(2) Defendant's Forum Preference

The second private factor - the defendant's forum preference - weighs in favor of transfer. Here, Asherman's preference is for the District of Wyoming. Accordingly, the second private factor weighs in favor of transfer, although Asherman's forum choice is "entitled to considerably less weight than Plaintiff's, as the purpose of a venue transfer is not to shift inconvenience from one party to another." EVCO Tech. and Dev. Co. v. Precision Shooting Equip., Inc. , 379 F.Supp.2d 728, 730 (E.D. Pa. 2003) (citations omitted).

(3) Whether the Claim Arose Elsewhere

The third private factor - whether the claim arose elsewhere - weighs in favor of transfer. When considering whether venue was proper in this district, we determined that a substantial part of the events giving rise to the claims occurred here. Nonetheless, and although a substantial part of the events and omissions giving rise to the claims took place in this district, an even more substantial part of those events and omissions took place in Wyoming, as Asherman's alleged wrongdoing occurred in Wyoming. Specifically, it was in Wyoming that Asherman demanded to be bought out as a member of Cody LCI and to be compensated for the reduction of his interest in the company (Compl. ¶¶ 30-37; Asherman Aff. ¶ 10); that Asherman unilaterally attempted to dissolve Cody LCI (Compl. ¶¶ 53-59; Asherman Aff. ¶¶ 15-16); and that Asherman recorded a Cody Labs board meeting (Compl. ¶¶ 40-43). Accordingly, the third private factor weighs in favor of transfer.

(4) The Convenience of the Parties, as Indicated by Their Relative Physical and Financial Condition

The fourth private factor - the convenience of the parties, as indicated by their relative physical and financial condition - weighs in favor of transfer. Here, the financial resources of Plaintiffs far surpass those of Asherman. Lannett is a multimillion dollar corporation led by President and CEO Bedrosian, [3] whereas Asherman is an individual whose previous employment with Cody Labs has been terminated and who is currently unemployed. (Asherman Aff. ¶¶ 2-3). Given the pendency of Asherman's own lawsuit in Wyoming over the same subject matter, maintaining this Pennsylvania action would likely require Asherman to incur substantial expense to prosecute cases in both venues (including travel and the hiring of multiple law firms). Accordingly, consideration of the convenience of the parties as indicated by their relative financial condition weighs in favor of transfer.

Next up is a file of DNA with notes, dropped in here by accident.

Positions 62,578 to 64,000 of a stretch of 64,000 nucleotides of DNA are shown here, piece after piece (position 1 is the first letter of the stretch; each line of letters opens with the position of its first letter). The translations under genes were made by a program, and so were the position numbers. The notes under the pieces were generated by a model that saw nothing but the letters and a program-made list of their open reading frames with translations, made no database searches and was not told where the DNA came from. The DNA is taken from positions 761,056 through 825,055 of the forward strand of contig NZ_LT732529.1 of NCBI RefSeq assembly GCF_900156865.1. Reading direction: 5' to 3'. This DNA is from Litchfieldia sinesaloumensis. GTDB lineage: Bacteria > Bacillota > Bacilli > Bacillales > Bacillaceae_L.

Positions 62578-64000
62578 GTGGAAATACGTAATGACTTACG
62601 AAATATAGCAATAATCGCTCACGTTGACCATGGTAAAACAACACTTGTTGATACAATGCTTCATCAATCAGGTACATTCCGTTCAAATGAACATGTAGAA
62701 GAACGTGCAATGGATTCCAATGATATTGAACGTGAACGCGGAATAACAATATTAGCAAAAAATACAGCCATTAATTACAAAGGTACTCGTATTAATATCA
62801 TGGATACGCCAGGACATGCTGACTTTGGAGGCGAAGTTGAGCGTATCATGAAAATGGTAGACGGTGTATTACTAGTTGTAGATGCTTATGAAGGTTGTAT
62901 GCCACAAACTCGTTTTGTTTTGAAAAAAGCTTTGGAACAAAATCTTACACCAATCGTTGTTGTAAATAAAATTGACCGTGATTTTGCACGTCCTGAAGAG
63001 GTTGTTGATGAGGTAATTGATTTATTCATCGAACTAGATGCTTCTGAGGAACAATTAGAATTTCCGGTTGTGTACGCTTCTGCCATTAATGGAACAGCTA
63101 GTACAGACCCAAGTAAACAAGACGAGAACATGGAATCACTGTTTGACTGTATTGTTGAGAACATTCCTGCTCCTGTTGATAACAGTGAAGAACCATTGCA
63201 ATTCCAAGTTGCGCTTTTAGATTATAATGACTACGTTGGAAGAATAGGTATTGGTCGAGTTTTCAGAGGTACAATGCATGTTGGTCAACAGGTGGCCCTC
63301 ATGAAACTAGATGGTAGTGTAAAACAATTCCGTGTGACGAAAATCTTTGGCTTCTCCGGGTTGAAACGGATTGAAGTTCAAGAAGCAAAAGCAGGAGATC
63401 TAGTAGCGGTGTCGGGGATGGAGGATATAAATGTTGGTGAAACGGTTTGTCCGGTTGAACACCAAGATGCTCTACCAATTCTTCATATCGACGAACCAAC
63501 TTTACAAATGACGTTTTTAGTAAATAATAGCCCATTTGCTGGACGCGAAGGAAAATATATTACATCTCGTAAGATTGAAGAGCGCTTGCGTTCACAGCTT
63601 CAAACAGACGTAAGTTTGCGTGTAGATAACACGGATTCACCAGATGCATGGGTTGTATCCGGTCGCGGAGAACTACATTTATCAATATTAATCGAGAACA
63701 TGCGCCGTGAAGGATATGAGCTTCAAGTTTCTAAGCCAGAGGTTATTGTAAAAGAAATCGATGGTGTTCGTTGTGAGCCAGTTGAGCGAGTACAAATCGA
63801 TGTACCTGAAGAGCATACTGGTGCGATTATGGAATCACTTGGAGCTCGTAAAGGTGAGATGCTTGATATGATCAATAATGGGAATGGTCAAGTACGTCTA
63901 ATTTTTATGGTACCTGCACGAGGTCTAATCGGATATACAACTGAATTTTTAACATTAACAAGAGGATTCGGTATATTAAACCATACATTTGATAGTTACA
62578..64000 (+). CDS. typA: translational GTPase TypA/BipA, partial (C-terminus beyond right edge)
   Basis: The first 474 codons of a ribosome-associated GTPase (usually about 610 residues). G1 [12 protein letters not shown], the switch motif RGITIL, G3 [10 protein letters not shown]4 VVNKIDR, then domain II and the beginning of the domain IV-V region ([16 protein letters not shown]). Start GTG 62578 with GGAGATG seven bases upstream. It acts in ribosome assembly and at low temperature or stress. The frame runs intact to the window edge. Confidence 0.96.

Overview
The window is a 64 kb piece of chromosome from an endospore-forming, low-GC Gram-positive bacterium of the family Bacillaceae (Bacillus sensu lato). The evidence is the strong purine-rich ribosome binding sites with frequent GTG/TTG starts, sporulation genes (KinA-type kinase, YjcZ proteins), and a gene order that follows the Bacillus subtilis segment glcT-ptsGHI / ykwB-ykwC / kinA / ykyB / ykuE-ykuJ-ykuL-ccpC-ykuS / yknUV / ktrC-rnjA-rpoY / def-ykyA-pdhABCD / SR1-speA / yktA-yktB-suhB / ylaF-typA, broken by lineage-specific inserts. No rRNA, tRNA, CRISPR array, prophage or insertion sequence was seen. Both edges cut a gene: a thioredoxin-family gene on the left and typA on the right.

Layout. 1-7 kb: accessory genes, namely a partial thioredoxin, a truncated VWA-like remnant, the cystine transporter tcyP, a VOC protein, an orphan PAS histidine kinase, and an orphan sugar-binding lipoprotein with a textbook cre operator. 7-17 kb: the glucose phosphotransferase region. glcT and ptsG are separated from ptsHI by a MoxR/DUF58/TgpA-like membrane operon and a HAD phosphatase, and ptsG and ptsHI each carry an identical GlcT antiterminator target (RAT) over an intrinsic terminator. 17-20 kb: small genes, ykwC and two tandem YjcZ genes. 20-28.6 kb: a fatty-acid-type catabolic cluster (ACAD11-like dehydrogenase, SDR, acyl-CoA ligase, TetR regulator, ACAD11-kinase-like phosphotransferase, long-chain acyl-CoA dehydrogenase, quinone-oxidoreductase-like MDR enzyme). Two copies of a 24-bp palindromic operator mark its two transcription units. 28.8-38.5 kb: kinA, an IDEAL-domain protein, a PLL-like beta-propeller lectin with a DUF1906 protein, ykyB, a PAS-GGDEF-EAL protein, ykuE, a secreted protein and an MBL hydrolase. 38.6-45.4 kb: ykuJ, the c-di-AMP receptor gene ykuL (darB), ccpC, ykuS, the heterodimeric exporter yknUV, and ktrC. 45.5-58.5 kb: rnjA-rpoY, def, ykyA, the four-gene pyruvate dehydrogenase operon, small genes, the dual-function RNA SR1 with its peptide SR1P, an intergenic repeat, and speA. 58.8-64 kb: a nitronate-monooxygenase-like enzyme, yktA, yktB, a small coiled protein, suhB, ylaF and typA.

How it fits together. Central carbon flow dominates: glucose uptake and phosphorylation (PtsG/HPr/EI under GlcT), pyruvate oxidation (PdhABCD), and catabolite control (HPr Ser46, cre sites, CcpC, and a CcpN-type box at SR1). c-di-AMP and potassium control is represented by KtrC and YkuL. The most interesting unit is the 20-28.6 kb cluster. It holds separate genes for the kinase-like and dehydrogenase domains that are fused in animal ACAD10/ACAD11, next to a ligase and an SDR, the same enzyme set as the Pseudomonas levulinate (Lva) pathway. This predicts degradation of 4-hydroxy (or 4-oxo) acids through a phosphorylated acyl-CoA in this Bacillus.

(5) Convenience of the Witnesses

The fifth private factor - witness convenience - favors transfer. Plaintiffs identify nine potential witnesses, eight of whom are employees of Lannett. (Schreck Aff. ¶ 26.) However, witnesses who are employed by a party carry little weight in the witness convenience analysis. See McLaughlin, 2012 WL 4932016, at *4 ("Party witnesses or witnesses who are employed by a party... have little impact on the balance of convenience' analysis since each party is obligated to procure the attendance of its own employees for trial"). Therefore, Plaintiffs' sole non-employee witness, Mark Kurtzman, is the only one who carries significant weight in our witness convenience analysis. (Schreck Decl. ¶ 26.) By contrast, Asherman identifies twelve non-party, Wyoming-based witnesses. (Supp. Asherman Aff. ¶¶ 6-16.) Thus, the overwhelming majority of the identified non-party witnesses reside in Wyoming, and the witness convenience factor weighs in favor of transfer.

(6) The Location of Books and Records